It was February when we first met up with Dan Stevens. He was standing in a wet, muddy field in Cornwall in southern England, delighting a group of extras with an exaggerated American accent. The actor was between takes on Summer in February, an indie film he was producingand starring in, about a 19th-century English artists’ commune.
Mr. Stevens was tired. He’d been rattling between Cornwall and London while shooting the third season of Downton Abbey (currently airing in the U.K., but not due out here until January), in which he plays the excruciatingly eligible Matthew Crawley, heir apparent to the old English estate. It is his career-defining role, and the breakout success of the show over the past few years has opened a number of doors on both sides of the Atlantic. He says it’s been the most productive period of his life, and the variety of his ventures that is truly impressive.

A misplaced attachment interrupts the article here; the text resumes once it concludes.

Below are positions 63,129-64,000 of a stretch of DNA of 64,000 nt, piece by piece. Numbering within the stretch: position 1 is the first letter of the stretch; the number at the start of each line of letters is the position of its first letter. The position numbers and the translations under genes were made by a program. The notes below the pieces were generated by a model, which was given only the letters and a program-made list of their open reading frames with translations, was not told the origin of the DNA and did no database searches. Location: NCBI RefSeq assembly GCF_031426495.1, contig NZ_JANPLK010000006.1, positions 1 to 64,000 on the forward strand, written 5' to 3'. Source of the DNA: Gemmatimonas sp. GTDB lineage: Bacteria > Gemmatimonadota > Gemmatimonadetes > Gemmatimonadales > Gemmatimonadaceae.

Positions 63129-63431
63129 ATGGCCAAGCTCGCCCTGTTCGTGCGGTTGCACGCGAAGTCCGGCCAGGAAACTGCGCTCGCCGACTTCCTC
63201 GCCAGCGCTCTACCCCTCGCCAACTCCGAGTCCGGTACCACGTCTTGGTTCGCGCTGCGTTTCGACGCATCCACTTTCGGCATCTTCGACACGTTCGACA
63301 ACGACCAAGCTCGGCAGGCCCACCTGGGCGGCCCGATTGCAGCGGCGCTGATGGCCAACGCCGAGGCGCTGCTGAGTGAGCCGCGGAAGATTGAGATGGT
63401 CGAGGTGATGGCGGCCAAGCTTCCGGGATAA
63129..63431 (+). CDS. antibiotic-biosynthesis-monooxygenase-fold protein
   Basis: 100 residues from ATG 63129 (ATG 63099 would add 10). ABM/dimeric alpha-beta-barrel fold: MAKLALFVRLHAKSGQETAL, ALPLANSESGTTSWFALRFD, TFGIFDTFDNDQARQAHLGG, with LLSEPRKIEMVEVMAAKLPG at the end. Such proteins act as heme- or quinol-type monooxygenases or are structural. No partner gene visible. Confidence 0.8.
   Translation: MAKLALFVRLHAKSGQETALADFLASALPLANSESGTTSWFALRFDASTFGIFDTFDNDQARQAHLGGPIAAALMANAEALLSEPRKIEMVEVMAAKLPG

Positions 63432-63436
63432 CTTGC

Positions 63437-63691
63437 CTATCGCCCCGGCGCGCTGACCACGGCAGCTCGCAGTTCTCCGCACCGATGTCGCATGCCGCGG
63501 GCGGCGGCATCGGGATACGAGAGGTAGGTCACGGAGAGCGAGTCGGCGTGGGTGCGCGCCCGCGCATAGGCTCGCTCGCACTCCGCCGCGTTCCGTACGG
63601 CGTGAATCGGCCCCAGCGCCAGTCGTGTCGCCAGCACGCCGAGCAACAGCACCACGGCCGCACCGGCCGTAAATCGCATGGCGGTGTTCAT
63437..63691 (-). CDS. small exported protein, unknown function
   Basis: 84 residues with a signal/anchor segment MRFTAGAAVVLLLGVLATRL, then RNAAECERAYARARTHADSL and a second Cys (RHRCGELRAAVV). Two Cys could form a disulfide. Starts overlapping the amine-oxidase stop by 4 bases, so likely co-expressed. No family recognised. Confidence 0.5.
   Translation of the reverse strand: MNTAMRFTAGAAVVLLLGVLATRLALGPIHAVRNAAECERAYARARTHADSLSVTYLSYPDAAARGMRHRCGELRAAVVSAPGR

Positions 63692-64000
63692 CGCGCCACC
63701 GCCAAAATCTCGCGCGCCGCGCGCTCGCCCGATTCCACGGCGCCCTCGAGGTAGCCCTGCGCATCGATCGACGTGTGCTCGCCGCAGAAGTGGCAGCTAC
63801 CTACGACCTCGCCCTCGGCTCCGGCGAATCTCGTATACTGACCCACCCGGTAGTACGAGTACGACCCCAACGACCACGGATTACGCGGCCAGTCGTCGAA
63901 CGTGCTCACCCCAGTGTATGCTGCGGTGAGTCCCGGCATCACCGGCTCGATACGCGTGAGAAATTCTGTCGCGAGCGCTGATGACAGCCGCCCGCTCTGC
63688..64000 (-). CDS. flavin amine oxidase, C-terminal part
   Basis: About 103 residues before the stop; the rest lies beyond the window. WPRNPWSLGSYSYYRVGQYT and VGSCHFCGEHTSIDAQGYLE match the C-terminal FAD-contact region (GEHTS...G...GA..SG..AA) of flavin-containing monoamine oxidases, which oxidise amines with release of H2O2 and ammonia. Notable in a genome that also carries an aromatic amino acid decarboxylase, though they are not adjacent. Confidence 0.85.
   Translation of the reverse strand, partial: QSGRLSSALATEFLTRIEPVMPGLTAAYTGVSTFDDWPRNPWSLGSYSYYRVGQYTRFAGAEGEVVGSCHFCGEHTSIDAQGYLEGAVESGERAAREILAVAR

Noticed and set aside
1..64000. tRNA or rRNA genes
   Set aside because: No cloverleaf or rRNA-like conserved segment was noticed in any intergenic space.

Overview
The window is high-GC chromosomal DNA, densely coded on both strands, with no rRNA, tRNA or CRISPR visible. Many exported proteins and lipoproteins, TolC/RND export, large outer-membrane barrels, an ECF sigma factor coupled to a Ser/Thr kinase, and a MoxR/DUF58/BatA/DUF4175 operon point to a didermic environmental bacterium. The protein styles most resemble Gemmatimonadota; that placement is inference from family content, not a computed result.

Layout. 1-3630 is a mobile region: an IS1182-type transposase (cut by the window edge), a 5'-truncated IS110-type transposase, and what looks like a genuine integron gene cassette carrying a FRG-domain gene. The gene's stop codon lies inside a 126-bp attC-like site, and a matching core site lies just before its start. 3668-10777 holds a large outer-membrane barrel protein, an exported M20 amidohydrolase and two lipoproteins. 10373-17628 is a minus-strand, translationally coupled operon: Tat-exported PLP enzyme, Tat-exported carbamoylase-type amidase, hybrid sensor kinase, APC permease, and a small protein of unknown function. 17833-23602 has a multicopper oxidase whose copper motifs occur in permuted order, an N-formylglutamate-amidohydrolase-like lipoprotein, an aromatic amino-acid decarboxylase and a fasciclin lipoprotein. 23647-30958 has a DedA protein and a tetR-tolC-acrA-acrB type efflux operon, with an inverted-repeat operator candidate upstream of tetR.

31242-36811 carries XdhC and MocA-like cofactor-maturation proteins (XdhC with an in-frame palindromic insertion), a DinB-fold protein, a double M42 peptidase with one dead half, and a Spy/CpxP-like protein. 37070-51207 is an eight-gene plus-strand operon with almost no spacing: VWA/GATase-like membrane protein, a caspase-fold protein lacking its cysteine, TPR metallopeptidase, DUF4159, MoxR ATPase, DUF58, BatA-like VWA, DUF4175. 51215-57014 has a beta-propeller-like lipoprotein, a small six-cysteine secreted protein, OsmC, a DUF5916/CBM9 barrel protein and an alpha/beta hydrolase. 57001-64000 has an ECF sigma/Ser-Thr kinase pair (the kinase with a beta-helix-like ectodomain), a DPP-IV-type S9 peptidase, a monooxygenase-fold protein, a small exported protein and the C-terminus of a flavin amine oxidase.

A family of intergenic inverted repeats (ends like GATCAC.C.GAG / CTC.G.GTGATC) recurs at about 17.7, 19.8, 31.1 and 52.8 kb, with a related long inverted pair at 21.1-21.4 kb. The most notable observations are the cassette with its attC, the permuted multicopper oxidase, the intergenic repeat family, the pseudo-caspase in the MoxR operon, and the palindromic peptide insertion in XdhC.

First there is the Man Booker, Britain’s most prestigious literary prize, which was last week awarded to Hilary Mantel’s sequel Bring Up The Bodies. While appearing on BBC’s The Review Show in 2011, Mr. Stevens launched into a scathing diatribe about the “readability” requirement for that year’s competition winner. A couple of weeks later, he received a phone call from Sir Peter Stothard (this year’s chairman) inviting him to be on the 2012 panel. This was, of course, “a privilege,” he said, but reading 145 novels in seven months, then rereading the longlist and rere-reading the shortlist is quite an “added strain” for someone with a day job. Between almost every take in the new series of Downton, he would force his waythrough a few more paragraphs of literary fiction. The costume department even sewed a Kindle-size pocket into his jacket for efficiency’s sake.